Celebrity painter accused of outsourcing his art

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Celebrity painter accused of outsourcing his art


Cho Young-nam discusses his life as an artist in February 2011 during an interview with the JoongAng Ilbo at his house in Gangnam District, southern Seoul. [JOONGANG PHOTO]

Prosecutors charged Cho Young-nam, 71, a Korean singer, author, television personality, radio show host and artist who rose to mega-stardom in the 1970s and 80s, with fraud Tuesday, saying he appears to have sold a number of paintings he didn’t actually paint.

The announcement by prosecutors in Sokcho, Gangwon, came a day after they raided Cho’s office and art studios in response to a report last month by a man who claimed he had been painting on Cho’s behalf, doing most of the work and receiving only 10 percent of the proceeds.

It remains unclear how many pieces Cho may have sold under the arrangement, to whom and for how much, but prosecutors are investigating.

Sources in the local art industry who have knowledge of Cho’s work said his paintings usually sell for millions of won and up to tens of millions of won.

In a February 2011 interview with Ilgan Sports, an affiliate of the Korea JoongAng Daily, Cho said an eight-painting collection had sold for 800 million won ($680,000).

The alleged outsourcing of Cho’s paintings was picked up by prosecutors in Sokcho, 130 miles east of Seoul, when a 60-year-old artist there claimed last month that he has painted around 300 pieces for Cho over the past eight years.

Prosecutors quoted the man as saying he paints 90 percent of a work, allowing the singer to finish it and sign it. The man said Cho would give him a draft and order several copies.

The paintings were mostly inspired by hwatu, a Korean card game also known as Go-Stop.

Prosecutors said the ghost-painter came clean out of a guilty conscience, adding that he claimed to refuse to paint for Cho at one point for a period of a year.

The authority put weight on text messages exchanged between Cho’s manager and the ghost-painter that show the manager naming titles of paintings and explicitly ordering him to paint more of them.

In an exclusive telephone interview with the JoongAng Ilbo on Monday, Cho adamantly denied any wrongdoing, asserting that “all artists have assistants” and that the 60-year-old was one of a few.

“An assistant is someone who helps me because I can’t find enough time,” Cho was quoted as saying. “An assistant is someone who does as I say. I show a sample, and [the assistant] creates the same thing.”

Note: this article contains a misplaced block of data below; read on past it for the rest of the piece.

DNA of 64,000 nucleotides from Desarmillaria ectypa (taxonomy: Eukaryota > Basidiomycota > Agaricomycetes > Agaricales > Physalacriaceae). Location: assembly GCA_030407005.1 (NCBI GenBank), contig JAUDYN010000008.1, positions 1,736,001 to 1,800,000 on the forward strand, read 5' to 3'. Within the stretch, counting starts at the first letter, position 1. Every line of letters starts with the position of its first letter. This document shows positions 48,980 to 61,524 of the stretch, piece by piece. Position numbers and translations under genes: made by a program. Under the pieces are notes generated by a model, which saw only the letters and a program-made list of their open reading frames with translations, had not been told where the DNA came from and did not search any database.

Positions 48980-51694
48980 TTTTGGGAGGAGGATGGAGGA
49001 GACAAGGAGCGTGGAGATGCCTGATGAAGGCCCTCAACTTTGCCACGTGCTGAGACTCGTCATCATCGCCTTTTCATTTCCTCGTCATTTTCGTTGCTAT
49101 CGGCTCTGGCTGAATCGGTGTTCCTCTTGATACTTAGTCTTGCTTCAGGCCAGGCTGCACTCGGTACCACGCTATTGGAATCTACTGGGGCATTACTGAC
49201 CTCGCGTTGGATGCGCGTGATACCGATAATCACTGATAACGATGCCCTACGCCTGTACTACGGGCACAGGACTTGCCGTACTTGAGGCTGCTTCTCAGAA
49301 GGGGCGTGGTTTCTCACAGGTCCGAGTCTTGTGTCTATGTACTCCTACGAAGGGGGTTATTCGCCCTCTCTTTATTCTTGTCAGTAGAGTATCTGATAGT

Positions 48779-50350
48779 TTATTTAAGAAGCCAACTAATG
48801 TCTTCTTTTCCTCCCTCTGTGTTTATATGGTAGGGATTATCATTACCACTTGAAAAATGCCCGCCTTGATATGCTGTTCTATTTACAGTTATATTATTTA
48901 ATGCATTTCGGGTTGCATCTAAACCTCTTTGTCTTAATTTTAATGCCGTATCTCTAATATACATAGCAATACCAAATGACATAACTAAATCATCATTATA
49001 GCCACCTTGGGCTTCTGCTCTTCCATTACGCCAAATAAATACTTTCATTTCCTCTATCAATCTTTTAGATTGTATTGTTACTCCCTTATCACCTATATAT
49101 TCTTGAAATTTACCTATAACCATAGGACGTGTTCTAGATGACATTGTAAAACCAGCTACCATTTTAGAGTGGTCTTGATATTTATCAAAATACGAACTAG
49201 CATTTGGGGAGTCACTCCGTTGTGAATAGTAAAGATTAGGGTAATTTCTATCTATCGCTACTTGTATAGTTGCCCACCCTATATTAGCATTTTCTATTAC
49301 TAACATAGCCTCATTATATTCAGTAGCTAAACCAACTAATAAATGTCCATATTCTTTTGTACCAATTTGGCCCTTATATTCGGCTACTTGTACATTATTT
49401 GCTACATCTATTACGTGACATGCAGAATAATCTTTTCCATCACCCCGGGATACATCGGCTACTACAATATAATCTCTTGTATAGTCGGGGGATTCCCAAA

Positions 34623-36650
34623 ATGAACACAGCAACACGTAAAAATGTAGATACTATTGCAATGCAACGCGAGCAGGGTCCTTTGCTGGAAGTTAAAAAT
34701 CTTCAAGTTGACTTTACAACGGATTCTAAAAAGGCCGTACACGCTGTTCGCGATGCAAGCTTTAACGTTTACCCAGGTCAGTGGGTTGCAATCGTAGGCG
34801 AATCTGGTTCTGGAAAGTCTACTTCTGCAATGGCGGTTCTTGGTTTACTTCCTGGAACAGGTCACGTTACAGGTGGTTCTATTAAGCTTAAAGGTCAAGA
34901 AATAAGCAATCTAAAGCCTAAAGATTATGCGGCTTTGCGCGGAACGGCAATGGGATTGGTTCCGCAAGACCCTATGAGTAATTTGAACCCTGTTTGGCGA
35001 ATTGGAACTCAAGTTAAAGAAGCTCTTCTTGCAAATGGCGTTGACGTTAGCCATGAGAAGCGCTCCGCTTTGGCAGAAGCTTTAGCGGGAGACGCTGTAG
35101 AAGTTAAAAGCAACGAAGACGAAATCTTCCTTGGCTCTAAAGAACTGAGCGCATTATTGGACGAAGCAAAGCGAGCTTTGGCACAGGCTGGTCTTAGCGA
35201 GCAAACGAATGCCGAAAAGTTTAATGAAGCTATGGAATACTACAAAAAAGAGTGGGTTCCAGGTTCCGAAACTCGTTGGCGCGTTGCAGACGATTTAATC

When asked how much his paintings sold for, Cho refused to reply, insisting he did his assistant a favor by giving him work and paying him part of the sales.

“I ordered him to paint all kinds of miscellaneous paintings, knowing he can’t earn a living without me giving him work,” Cho said. “He’s now caused trouble.”

While details of Cho’s assistant remain largely opaque, the JoongAng Ilbo has described him as an artist who worked for 28 years in the United States after earning an art degree from an American college.

He returned to Korea in 2008 and got in touch with Cho.

Prosecutors have yet to announce any plans to summon Cho for questioning but said the time will come.

Critics from the local art industry have responded with mixed reactions, with many highlighting the prevalence of outsourcing artworks in Korea.

An artist in Daegu, who requested anonymity for this article, said the practice was so common that many of his colleagues refer to it as “operating a factory.”

“It means that a renowned artist who sells his work at an expensive price does so by hiring unknown artists or college students majoring in art,” the source said.

The process allows them to have many pieces worked on simultaneously.

“There have always been rumors that celebrated artists in Korea run their own factories,” he said. “It is not only Cho.”

Chin Jung-kwon, a culture critic and professor of liberal arts at Dongyang University in Yeongju, North Gyeongsang, said on his Twitter account that the prosecution’s investigation into Cho was an “overaction.”

“It might sound weird,” Chin wrote Tuesday, “but after the emergence of conceptual art and pop art, it has actually been very common for an artist to suggest the concept [of an artwork] and have someone else physically carry it out.”

He added that “the kernel is the concept, and who provided it; if Cho Young-nam was the one who did so, it wouldn’t be a problem.”

Chin also said in his tweet that the cut Cho’s assistant received was “too cheap.”

Cho has an exhibition at Gallery UHM in Yongsan District, central Seoul, that opens on Thursday for three weeks.

BY LEE SUNG-EUN, JUNG JAE-SUK [lee.sungeun@joongang.co.kr]
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